A really lovely wine - for me and many, the best of the reds, perhaps because it is the most European in style.
Amalaya 2010 Salta 14% Bodegas Colome (£10.79 Majestic and Noel Young Wines)
A Malbec blend, this also features some Cab (15%), Syrah (5%) and Tannat (5%); the nose shows spicy bramble fruit, something floral and some fruitcake.
On the palate, there is red and black cherry fruit, peppery grip and juicy acidity, plus some subtle oak and soft tannins.
Noel Young describes this wine as "a touch lighter than straight Malbec ... makes a nice change; really bright and vibrant."
O Fournier Alfa Crux 2004, Valle de Uco, Mendoza 15% (£22.99 Waitrose)
A blend of Tempranillo (50%), Malbec (30%) and Merlot (20%), this is a big beast of a wine - in the glass, it shows some brick-red hints of age around the rim. The nose is complex with meaty aromas, iodine / medicinal hints, cherry fruit, spice, leather and roasted coffee, whilst the palate is mouthfilling and fruitcake-rich.
From old vines all grown at over 1,000m and 17 months in new oak, it is an accomplished and impressive wine - with many awards.
And yet, and yet ... it feels just too much, too over-the-top. That full-on ripeness and everything-including-the-kitchen-sink may wow the critics at tastings and competitions, but for me, it's a Nancy Dell'Olio of a wine - smart and not unattractive, but I couldn't live with it.
In a word association game, you say Argentina and I think of Malbec and Torrontes.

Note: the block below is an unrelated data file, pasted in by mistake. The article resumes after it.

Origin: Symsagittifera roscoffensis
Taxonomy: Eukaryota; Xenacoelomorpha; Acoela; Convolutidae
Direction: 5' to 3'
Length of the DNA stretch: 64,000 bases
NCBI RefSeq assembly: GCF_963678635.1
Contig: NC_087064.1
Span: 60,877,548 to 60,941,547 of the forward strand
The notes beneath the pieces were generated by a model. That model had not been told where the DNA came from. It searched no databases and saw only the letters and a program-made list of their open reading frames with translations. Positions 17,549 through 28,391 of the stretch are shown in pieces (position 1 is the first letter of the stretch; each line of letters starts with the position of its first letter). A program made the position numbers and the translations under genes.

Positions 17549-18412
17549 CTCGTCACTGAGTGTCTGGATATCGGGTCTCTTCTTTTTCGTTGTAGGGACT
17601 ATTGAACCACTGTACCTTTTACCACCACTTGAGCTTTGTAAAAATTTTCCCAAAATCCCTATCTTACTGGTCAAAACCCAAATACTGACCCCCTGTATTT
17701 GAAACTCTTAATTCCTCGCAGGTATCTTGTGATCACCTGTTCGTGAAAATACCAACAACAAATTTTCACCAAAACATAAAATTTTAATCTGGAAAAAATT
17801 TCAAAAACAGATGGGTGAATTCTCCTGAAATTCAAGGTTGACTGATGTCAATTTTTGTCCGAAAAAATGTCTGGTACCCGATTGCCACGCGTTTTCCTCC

Wink's presentation showed that Argentina is a more diverse wine-producing country than one might first think and gave some great insights into what the country is like.
With the 33 colleges that make up the university here, each with its own cellars and buyers, and a large number of independent wine merchants, the average palate in Cambridge is probably rather classical. As a result, whilst all the wines were recognised as being well-made, those that were most appreciated by Society members were generally the more European-style, lower-alcohol ones.
My own favourites were:
- the Torrontes for its peachy texture, long palate and fresh acidity
- the Catena Zapata Cab for its elegance, complexity and overall assuredness
Both from The Wine Society.
Wink Lorch - website, Facebook, Twitter, LinkedIn
Wines of Argentina - http://www.winesofargentina.org/
Cambridge Food and Wine Society - website, Facebook, Twitter, LinkedIn
The Wine Society - http://www.thewinesociety.com/
Noel Young - http://www.nywines.co.uk/
Majestic - http://www.majestic.co.uk/
Waitrose - http://www.waitrosedirect.com/wine
Image Credit - Main picture: O Fournier in Uco Valley reproduced by kind permission of Wink Lorch